Numeracy means many different things to different people. Some see numeracy as the foundation of mathematics, the concepts learnt in school and necessary for understanding more advanced mathematics; Some see numeracy purely as the ability to perform simple number calculations - a subset therefore of wider mathematics. Others define numeracy in terms of its purpose or its function: numeracy skills are those you need to do a job (for example, using spread sheets, calculating invoices) or to be an engaged citizen (for example, making sense of statistics reported in the media). Numeracy, when used in the same context as ‘literacy’, means having a grasp of numbers and data and the arithmetic and reasoning necessary for everyday life. It means confidently handling money, understanding interest, using timetables, working out journey times and interpreting graphs and charts - in other words, living in the modern world.

The below resources are designed to be used by students and parents, starting with sheet number 1 and working through the various topic areas … simple!

Four operations

The four operations cover addition, subtraction, multiplication and division. These operations are essential for everyday living and are often used without even thinking about it! To get by in the real world we all need to be confident at recalling, using and applying these four operations ....with and without a calculator. Making sure we have the correct change from a shop to working out how long is left of a lesson; we need them all the time!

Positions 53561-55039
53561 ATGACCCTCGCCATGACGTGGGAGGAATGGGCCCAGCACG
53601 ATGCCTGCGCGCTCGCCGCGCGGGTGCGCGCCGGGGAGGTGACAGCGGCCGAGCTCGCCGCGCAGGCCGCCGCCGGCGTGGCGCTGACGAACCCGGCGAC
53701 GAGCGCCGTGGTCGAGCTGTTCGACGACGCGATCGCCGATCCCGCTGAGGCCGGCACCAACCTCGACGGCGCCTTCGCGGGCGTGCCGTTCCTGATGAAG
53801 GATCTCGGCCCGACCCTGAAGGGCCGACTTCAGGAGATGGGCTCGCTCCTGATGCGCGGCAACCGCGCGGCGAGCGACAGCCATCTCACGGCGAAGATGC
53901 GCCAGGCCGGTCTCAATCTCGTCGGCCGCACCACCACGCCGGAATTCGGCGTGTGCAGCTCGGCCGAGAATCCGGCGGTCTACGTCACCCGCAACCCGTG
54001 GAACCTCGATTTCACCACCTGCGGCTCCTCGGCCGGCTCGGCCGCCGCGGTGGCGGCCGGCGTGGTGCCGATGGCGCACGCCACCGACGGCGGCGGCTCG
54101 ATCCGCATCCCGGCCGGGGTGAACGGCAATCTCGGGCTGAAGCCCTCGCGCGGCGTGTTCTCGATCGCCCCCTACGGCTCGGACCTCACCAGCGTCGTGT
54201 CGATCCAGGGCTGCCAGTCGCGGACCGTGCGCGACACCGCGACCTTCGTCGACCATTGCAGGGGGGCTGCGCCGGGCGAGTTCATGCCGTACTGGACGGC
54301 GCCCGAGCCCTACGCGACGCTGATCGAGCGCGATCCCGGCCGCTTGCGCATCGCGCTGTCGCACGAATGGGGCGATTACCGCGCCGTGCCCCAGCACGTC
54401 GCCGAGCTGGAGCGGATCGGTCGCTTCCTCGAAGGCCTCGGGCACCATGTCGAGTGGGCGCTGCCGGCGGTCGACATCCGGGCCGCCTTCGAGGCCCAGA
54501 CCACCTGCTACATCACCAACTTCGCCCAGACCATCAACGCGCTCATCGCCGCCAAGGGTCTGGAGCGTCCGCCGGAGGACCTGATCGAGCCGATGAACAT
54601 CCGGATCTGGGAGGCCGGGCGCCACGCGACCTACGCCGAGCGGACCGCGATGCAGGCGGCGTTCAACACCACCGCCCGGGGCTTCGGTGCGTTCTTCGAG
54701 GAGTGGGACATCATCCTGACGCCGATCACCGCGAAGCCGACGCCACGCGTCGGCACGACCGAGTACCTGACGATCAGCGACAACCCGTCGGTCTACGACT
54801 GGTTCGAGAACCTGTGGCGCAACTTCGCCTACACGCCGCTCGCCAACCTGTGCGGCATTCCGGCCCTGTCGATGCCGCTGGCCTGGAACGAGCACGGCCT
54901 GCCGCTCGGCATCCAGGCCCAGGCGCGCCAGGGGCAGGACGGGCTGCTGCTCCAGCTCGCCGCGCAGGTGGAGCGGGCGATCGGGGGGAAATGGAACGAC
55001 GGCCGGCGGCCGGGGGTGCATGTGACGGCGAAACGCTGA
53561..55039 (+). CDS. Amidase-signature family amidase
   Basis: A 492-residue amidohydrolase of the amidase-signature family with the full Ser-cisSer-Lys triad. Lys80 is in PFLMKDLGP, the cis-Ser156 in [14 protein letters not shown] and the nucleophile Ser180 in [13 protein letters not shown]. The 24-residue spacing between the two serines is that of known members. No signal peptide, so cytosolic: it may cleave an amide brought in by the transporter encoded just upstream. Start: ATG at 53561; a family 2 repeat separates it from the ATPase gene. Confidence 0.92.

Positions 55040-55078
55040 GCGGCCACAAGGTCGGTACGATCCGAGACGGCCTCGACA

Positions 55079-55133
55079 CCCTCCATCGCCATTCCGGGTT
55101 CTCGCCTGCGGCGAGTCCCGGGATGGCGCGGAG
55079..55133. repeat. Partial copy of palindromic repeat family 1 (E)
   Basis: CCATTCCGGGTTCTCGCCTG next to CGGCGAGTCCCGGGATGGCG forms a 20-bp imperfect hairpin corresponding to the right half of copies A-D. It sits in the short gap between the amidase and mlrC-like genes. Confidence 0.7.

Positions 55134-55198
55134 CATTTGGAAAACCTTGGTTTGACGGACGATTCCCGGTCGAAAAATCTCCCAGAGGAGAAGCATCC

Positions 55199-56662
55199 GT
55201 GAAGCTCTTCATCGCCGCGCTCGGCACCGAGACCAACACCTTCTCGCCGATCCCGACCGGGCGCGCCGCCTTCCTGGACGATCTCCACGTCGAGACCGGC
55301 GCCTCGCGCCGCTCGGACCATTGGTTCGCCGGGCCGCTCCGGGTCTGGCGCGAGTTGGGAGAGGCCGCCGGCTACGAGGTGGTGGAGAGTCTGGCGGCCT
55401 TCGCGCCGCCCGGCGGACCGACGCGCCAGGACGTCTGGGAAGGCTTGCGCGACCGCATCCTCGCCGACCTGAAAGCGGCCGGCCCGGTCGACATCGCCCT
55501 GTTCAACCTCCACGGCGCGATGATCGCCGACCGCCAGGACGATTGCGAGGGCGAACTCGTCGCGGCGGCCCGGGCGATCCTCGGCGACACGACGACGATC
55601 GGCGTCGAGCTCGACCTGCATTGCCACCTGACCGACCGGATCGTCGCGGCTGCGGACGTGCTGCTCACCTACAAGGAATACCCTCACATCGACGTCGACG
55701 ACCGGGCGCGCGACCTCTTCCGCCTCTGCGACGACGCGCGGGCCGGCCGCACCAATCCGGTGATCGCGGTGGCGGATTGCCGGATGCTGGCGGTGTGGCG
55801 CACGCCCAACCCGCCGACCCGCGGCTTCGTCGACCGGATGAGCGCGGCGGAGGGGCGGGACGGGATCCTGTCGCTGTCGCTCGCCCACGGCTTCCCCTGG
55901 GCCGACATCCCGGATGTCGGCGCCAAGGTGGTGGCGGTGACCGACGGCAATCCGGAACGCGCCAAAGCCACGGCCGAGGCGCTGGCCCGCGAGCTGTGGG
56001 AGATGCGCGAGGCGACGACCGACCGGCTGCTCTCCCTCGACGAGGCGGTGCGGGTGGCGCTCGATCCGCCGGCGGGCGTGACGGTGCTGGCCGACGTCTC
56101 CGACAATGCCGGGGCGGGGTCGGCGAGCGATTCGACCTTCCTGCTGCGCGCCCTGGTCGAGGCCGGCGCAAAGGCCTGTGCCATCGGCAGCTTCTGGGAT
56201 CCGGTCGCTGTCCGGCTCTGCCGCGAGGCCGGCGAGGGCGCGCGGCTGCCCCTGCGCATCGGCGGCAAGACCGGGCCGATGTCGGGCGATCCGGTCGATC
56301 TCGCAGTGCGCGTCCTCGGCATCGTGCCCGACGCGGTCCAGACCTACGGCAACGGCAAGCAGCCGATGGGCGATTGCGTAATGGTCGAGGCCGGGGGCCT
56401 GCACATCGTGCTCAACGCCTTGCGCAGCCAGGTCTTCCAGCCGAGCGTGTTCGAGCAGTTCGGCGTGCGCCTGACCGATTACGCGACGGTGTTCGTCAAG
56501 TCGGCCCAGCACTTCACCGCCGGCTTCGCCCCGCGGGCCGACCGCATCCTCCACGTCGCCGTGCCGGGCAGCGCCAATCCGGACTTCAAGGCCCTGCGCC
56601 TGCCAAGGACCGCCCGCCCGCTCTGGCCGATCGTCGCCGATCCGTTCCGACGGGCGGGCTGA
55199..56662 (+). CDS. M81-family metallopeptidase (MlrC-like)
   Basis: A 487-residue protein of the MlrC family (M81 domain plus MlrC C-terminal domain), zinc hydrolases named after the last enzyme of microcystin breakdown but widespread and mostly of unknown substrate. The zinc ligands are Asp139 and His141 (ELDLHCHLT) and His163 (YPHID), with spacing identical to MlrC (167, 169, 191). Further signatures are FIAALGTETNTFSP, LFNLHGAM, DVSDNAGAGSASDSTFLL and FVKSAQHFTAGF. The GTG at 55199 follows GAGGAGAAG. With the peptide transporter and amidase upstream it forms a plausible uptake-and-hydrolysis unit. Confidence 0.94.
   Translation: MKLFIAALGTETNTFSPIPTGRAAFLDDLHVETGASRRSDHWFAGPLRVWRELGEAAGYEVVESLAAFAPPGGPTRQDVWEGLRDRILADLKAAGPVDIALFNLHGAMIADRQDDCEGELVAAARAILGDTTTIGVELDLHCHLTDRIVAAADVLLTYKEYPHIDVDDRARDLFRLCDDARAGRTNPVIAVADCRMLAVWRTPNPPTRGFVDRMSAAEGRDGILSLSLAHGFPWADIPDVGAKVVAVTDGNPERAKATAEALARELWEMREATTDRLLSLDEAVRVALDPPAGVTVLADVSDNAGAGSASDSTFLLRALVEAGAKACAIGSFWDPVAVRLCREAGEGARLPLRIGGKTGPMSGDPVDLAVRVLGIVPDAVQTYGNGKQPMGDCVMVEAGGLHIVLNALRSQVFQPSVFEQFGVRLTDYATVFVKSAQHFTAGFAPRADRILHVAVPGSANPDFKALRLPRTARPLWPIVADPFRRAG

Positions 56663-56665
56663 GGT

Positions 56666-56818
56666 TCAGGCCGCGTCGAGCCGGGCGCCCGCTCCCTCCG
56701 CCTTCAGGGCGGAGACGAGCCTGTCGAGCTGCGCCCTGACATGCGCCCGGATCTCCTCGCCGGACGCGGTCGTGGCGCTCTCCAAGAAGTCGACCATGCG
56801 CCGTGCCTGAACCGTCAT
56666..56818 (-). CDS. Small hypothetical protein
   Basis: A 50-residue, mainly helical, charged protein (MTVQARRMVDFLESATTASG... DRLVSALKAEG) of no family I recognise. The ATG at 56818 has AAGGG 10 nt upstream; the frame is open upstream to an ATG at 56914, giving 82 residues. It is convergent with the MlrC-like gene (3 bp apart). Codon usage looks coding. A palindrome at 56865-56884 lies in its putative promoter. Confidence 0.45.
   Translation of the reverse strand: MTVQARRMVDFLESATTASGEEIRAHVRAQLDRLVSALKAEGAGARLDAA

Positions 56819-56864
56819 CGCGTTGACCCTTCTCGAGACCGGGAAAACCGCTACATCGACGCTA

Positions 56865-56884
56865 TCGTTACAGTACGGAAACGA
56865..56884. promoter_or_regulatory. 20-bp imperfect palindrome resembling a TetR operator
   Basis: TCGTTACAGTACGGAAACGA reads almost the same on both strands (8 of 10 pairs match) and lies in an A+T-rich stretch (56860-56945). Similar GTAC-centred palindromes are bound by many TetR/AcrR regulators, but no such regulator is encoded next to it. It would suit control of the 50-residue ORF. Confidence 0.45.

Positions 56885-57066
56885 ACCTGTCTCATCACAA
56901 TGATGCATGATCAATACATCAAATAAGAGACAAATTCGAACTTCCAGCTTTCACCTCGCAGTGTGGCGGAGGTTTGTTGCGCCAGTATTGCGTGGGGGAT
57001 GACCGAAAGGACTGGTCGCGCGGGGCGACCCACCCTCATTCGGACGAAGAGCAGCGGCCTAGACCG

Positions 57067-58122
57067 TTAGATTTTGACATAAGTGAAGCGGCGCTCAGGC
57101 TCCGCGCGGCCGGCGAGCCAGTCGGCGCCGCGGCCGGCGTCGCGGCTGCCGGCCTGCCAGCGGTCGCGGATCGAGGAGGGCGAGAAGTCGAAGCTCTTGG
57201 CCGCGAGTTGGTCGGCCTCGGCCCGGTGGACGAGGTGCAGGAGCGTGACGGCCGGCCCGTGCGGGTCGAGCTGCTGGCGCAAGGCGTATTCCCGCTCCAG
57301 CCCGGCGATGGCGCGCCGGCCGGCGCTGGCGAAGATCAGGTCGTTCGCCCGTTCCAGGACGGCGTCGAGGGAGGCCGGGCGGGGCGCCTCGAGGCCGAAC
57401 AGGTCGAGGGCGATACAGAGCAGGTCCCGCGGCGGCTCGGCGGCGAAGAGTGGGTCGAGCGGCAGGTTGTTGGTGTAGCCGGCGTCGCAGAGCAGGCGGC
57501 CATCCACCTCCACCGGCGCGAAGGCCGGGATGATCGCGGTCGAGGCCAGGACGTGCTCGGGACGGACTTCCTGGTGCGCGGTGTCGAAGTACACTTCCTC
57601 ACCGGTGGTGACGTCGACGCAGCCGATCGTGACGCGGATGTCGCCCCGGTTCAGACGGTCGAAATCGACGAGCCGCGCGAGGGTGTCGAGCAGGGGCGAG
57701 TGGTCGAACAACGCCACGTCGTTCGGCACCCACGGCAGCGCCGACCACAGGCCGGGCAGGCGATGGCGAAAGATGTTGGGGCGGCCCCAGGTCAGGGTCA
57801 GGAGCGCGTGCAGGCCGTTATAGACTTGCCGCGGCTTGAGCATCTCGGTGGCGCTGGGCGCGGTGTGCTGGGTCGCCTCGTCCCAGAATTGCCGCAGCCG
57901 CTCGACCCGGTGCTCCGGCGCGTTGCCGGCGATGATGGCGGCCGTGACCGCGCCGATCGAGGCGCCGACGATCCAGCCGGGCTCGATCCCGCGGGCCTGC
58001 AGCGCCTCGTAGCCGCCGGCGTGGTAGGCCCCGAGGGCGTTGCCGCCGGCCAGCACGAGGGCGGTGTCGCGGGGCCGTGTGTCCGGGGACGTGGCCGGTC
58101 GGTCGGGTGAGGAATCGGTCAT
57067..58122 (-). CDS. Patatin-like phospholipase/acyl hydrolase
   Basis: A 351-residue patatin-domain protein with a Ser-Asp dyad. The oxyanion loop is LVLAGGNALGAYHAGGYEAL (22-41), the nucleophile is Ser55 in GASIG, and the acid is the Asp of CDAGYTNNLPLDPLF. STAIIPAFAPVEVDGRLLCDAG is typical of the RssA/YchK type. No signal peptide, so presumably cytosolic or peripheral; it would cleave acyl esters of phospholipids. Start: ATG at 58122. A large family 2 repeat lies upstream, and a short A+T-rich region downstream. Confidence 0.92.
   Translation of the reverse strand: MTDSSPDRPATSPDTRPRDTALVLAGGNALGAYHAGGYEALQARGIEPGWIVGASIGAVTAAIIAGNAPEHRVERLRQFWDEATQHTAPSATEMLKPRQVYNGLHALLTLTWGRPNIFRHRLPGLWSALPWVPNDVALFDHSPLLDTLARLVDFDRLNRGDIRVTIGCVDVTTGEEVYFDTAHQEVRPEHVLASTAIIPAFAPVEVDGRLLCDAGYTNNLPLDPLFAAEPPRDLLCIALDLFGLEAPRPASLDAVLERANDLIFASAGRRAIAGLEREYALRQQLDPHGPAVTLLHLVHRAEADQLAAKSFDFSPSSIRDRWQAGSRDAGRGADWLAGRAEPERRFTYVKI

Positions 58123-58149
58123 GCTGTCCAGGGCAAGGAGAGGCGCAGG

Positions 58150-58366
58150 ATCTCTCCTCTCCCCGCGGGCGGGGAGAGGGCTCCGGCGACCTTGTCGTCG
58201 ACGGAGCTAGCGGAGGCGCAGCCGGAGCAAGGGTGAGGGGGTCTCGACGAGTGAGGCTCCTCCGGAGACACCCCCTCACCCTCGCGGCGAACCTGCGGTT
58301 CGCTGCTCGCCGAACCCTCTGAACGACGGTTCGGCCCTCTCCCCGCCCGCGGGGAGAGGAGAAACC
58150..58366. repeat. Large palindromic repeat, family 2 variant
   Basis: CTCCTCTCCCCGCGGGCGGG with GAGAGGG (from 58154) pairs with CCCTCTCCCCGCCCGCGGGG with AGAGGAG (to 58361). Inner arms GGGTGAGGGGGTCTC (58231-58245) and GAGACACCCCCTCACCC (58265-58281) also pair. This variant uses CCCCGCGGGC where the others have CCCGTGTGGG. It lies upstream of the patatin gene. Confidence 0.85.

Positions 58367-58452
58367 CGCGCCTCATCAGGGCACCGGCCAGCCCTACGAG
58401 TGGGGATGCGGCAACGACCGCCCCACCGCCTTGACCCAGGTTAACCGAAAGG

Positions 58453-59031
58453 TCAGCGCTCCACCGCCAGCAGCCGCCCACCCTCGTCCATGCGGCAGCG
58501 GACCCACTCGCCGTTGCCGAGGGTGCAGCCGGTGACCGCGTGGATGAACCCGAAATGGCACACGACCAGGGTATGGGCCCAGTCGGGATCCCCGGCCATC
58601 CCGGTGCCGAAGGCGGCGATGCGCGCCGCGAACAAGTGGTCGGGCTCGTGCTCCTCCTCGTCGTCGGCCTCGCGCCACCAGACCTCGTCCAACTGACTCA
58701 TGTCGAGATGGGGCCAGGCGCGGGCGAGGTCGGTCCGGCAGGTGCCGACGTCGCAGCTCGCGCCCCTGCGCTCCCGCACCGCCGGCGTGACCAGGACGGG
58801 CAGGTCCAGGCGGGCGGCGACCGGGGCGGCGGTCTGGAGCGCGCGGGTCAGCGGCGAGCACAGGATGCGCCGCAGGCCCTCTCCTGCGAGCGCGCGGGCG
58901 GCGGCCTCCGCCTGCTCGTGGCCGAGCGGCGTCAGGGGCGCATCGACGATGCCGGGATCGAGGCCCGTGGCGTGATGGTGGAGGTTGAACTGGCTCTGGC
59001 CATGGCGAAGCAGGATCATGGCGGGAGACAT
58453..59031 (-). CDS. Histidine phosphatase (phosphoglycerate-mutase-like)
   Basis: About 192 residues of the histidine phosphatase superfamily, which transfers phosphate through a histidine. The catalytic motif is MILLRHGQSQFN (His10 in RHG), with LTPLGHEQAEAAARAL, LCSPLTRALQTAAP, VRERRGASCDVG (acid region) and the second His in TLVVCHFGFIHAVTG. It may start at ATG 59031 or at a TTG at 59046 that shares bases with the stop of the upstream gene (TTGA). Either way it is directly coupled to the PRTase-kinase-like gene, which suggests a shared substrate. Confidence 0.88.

Fractions, decimals and percentages

You may think that we only use fractions, decimals and percentages in school and that they are useless outside of the classroom. However, fractions, decimals and percentages are used in many aspects of life and are used almost every day.

One of the most common ways that decimals are used is in money. For example, 50p is equivalent to £0.50 and 125p is equivalent to £1.25.

Percentages are commonly used in your class. Getting 100% on a test means that you got all of the questions correct, and achieving 75% means that you got ¾ of the questions correct.

Fractions can be found in more fun parts of everyday life as well. Each time you eat a slice of pizza, you are using fractions. A typical pizza has eight slices, which means that each slice is 1/8 of the pizza.

Graphs and charts

Graphs and charts are around us everywhere and are an important part of our everyday life. It may not seem that way, but without graphs, we would be lost in heaps of data. Graphs allow us to present this information easily and quickly. Sometimes, we need to get our point across fast and this cannot be done when trying to explain hundreds of lines of data.

Examples of such graphs and charts include pie charts, line graphs, bar charts, histograms, scatter graphs, stem and leaf diagrams as well as many more!

Using a calculator

The calculator is an extremely powerful tool that is often not used to its full potential. Half the GCSE examination is allowed to be completed with the use of a calculator and knowing more than just the basic functions is essential in order to complete a lot of the higher level questions. The calculator offers methods that can really simplify some tricky sums which can make life a lot easier. Some calculators may look different, but essentially they are all the same just in a different knowing the layout is vital!